How-To: Android Fragments

Typically, an Android user interface is composed of views within layouts, such as a ListView within a LinearLayout. A hierarchy of View objects gets loaded or created when an Activity is started. On small screens, this is fine.
But when you spread a UI out over the surface of a tablet’s screen, it calls for a different style of interaction. Some parts of the screen should remain constant over longer durations than others

While developers can implement interactions where parts of the screen change by showing and hiding views, Android’s developers decided they needed more than just convention to encourage better large screen UIs and consistent implementation of the feel of the UI. Now, in order to facilitate this new kind of interaction, as part of the Android 3.0 SDK, we get a class called Fragment.

A Fragment object is something between a View and and Activity: It can be part of a layout, but it isn’t a subclass of View.
It implements the ComponentCallbacks interface, and it has a lifecycle, but that lifecycle is dependent on the Activity the Fragment object belongs to.
Let’s see what it can do in a tablet-sized user interface.

Here are the contents of the main.xml file that describes a screen layout for our application. In a list on the left of the screen some numbers will appear. Selecting a number from that list will create that many Android icons, displayed in a Fragment instance on the right.

<!--?xml version="1.0" encoding="utf-8"?-->
xmlns:android="http://schemas.android.com/apk/res/android"
android:orientation="horizontal"
android:layout_width="match_parent"
android:layout_height="match_parent"
android:id="@+id/frags">

android:id="@+id/number_list"
android:layout_width="250dip"
android:layout_height="match_parent" />

android:id="@+id/the_frag"
android:layout_width="match_parent"
android:layout_height="match_parent" />

The code for the Fragment subclass referred to in the layout in main.xml is below.

package com.my;

import android.app.Fragment;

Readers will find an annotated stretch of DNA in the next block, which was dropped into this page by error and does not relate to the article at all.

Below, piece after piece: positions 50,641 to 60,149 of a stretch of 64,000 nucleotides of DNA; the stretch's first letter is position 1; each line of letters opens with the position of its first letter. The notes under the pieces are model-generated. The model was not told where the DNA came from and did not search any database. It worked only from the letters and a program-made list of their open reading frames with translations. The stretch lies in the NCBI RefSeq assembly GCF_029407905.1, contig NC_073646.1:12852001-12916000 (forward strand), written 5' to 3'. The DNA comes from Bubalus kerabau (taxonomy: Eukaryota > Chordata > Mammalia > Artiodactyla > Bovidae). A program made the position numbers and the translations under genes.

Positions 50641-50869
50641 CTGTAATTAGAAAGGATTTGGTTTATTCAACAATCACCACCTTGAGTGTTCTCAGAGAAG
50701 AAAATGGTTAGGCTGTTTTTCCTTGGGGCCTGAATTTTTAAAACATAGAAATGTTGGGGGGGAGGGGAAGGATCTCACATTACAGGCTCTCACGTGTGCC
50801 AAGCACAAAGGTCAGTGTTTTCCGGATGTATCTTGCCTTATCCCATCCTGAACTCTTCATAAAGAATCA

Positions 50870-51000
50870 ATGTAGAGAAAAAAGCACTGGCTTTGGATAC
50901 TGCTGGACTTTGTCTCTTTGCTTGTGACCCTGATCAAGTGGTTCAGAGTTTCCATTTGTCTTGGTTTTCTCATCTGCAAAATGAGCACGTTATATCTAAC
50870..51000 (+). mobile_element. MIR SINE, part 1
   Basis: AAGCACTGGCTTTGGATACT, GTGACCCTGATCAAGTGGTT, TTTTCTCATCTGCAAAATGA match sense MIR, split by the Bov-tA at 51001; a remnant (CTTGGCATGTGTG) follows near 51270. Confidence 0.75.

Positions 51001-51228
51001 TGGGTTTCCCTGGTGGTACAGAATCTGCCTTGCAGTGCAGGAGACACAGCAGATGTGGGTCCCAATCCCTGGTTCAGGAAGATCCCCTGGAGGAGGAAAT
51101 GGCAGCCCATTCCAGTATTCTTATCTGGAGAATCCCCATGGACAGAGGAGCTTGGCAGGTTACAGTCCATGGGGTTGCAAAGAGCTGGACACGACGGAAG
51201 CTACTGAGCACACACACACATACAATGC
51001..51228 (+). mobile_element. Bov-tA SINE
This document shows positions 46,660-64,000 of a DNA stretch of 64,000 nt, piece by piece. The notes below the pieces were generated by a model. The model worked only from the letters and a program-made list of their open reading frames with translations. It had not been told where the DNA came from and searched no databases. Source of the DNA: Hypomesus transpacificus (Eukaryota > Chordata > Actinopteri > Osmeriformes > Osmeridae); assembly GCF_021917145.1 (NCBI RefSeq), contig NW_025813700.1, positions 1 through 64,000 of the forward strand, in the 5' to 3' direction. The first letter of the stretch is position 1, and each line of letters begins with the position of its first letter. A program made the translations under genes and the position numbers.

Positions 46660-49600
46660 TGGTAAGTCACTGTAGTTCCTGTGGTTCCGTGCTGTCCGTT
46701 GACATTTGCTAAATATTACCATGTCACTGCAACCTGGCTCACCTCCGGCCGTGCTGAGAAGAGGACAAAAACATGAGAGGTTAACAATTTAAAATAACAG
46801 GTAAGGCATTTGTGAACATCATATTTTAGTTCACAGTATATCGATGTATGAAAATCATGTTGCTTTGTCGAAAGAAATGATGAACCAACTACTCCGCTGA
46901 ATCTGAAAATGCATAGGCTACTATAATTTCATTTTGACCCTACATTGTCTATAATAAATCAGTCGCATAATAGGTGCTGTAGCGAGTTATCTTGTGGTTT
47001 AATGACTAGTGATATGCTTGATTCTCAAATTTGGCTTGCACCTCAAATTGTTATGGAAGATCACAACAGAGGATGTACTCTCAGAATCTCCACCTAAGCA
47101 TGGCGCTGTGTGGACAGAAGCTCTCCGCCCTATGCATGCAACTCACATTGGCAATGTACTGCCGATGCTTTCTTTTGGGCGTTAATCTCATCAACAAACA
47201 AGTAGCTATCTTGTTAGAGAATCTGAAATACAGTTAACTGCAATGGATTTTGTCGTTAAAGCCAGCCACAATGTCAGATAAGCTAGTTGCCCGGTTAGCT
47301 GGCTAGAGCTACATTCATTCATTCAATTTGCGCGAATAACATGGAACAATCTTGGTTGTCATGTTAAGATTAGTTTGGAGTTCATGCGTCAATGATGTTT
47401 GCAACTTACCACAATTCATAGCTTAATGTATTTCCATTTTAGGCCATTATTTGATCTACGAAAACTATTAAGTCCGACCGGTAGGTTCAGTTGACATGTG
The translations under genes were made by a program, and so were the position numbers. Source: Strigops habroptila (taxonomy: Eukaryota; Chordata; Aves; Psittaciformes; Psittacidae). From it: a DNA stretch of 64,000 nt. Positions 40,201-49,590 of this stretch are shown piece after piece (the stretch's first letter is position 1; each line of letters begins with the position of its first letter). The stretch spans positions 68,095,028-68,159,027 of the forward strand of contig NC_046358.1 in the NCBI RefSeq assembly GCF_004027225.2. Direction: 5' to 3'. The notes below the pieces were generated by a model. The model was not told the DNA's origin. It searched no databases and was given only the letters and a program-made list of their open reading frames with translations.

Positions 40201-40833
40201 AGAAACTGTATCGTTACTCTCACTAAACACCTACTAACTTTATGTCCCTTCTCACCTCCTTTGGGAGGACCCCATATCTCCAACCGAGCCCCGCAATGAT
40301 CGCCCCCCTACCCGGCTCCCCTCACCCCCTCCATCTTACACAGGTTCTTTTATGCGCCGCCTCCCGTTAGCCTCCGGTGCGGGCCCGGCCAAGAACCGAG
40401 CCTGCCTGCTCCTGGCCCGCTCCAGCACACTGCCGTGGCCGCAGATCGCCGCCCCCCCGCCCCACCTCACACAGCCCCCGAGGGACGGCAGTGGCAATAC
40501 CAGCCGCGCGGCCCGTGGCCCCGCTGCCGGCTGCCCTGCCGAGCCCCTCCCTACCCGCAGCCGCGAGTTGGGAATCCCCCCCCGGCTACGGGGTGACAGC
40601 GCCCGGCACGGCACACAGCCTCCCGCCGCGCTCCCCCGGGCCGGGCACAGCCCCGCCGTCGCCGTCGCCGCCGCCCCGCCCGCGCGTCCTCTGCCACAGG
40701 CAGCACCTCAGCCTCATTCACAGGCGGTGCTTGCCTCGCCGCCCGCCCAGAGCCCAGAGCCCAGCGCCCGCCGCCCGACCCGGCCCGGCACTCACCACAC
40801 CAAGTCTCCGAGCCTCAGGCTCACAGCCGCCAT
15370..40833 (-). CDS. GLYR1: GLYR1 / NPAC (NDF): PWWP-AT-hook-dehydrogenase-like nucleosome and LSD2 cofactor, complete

import android.content.Context;
import android.os.Bundle;
import android.view.LayoutInflater;
import android.view.View;
import android.view.ViewGroup;
import android.widget.ImageView;
import android.widget.LinearLayout;

public class FragmentExample extends Fragment {
private int nAndroids;

public FragmentExample() {
}

/**
* Constructor for being created explicitly
*/

public FragmentExample(int nAndroids) {
this.nAndroids = nAndroids;
}

/**
* If we are being created with saved state, restore our state
*/

@Override
public void onCreate(Bundle saved) {
super.onCreate(saved);
if (null != saved) {
nAndroids = saved.getInt("nAndroids");
}
}

/**
* Save the number of Androids to be displayed
*/

@Override
public void onSaveInstanceState(Bundle toSave) {
toSave.putInt("nAndroids", nAndroids);
}

/**
* Make a grid and fill it with n Androids
*/

@Override
public View onCreateView(LayoutInflater inflater, ViewGroup container, Bundle saved) {
int n;
Context c = getActivity().getApplicationContext();
LinearLayout l = new LinearLayout(c);
for (n = 0; n < nAndroids; n++) {
ImageView i = new ImageView(c);
i.setImageResource(R.drawable.android);
l.addView(i);
}
return l;
}
}
package com.my;

import android.app.Activity;
import android.app.Fragment;
import android.app.FragmentTransaction;
import android.os.Bundle;
import android.view.View;
import android.widget.AdapterView;
import android.widget.ArrayAdapter;
import android.widget.ListView;
import android.widget.AdapterView.OnItemClickListener;

public class FragmentExampleActivity extends Activity implements
OnItemClickListener {
/** Called when the activity is first created. */
@Override
public void onCreate(Bundle savedInstanceState) {
super.onCreate(savedInstanceState);
setContentView(R.layout.main);

ListView l = (ListView) findViewById(R.id.number_list);